For kids, this truly was an adventure, and Tyler and Kara thought that this was much more fun than walking along the smooth, safe, perfectly preserved wall we had walked on just two days ago.
Halfway through hiking Jiankou, Yaxin gave us a choice: take a short cut, briefly leaving the Great Wall, to avoid a large climb and descent, or make that climb up the wall with a very slippery downhill section. Tim and I left the choice up to Tyler and Kara and they very enthusiastically chose the more difficult but adventurous of the two options. Back up the wall we go!
The climb up and over rough terrain and loose stone blocks was challenging but was also exactly why we chose this section of the wall. We love the climbs and we really love those views once we get to the mountaintop.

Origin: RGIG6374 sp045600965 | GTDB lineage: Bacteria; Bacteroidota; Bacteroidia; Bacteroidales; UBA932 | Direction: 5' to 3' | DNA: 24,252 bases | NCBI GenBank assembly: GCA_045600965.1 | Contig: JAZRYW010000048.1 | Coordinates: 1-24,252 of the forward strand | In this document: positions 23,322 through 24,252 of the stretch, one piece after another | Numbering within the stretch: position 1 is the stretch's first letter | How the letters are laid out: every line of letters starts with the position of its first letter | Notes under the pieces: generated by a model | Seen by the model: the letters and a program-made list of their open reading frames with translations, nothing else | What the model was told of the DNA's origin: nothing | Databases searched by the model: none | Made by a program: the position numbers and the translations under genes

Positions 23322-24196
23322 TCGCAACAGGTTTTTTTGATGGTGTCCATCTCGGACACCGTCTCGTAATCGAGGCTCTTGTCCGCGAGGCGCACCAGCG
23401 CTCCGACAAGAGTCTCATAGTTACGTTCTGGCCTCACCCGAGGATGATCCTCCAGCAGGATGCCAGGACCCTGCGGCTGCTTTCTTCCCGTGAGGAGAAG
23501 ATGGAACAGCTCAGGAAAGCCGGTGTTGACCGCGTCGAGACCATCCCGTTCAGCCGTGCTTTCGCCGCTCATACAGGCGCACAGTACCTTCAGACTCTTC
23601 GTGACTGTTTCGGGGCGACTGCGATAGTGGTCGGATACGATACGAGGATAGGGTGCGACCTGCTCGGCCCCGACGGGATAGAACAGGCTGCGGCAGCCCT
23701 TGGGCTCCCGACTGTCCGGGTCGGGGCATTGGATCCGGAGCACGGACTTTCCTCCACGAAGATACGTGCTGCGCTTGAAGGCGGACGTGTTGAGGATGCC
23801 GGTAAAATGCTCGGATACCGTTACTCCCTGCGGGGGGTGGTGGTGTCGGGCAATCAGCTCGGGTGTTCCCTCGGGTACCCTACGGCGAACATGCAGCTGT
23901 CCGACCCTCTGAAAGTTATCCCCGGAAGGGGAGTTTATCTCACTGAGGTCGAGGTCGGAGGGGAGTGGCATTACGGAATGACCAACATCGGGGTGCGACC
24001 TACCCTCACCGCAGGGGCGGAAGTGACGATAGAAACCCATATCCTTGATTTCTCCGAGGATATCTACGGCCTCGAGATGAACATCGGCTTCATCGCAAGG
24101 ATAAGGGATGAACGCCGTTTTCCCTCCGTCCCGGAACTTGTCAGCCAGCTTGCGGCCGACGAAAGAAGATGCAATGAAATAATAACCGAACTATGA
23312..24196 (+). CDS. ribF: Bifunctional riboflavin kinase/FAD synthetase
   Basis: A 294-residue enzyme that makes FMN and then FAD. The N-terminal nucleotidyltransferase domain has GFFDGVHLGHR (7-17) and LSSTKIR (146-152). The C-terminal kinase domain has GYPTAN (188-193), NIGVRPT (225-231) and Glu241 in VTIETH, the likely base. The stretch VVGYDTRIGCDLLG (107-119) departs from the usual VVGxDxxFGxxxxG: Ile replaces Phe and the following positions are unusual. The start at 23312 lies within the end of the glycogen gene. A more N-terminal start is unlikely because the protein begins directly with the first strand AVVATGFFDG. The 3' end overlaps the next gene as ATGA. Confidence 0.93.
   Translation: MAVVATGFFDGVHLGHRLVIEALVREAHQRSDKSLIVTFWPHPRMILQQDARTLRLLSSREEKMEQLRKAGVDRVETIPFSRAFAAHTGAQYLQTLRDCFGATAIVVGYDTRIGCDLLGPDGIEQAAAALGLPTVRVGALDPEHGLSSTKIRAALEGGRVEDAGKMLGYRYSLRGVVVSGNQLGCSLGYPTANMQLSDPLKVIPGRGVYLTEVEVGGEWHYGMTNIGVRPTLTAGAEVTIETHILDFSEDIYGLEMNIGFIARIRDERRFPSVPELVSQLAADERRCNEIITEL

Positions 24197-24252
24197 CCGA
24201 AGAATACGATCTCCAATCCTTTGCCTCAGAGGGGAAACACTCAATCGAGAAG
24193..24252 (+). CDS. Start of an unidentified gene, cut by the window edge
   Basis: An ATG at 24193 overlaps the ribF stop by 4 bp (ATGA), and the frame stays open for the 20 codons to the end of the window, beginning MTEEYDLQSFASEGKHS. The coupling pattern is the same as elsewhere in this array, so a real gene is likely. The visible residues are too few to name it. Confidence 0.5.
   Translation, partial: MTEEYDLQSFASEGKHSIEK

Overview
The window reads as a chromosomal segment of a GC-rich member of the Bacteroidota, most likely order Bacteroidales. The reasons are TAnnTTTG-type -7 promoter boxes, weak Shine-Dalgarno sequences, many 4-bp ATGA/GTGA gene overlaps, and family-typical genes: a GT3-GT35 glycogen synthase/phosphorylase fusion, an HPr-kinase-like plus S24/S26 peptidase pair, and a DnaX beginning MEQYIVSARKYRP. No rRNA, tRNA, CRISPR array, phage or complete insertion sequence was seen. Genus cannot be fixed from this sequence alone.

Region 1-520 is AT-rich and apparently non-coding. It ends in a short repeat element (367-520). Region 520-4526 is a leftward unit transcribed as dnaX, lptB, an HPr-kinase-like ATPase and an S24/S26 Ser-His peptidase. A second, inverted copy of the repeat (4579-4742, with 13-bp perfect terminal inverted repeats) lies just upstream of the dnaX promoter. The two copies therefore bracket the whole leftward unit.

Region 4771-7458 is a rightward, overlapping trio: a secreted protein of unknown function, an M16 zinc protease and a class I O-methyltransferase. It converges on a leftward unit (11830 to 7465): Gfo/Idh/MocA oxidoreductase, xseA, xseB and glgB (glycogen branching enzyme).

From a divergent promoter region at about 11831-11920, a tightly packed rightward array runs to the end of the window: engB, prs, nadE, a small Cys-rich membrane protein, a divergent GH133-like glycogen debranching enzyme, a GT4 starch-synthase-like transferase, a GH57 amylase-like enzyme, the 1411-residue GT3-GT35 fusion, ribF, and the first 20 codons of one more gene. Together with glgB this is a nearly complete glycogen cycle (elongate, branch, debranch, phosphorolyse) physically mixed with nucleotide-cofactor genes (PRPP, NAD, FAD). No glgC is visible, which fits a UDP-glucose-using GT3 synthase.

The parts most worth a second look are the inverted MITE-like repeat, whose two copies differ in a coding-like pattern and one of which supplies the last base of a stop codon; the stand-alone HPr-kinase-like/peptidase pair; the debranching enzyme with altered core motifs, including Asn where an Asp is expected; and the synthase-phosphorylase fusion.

From here, the highest part of the hike, our views were the best of the day. We also got a good view of what lay ahead of us…a very steep descent on a slippery stone trail. Going down just may be harder than going up!
Sliding Down the Great Wall of China
Descending back down the wall was challenging for all of us. With aid of the wall, using the windows and brick work as handholds, we were able to climb back down the wall. We were slipping and sliding and Kara fell a few times, laughing all the way. I do not know what we would do if these stone railings weren’t intact. This was the most dangerous part of the day but if you ask Tyler and Kara it was also the most exciting.
Mutianyu Section of the Wall
A few more quick climbs and descents got us to the Mutianyu section of the Great Wall. This part of the wall we saw just two days ago. Having walked the wild wall really made us appreciate how smooth and easy it was to walk on this part of the wall. Mutianyu almost looked too pretty and too perfect.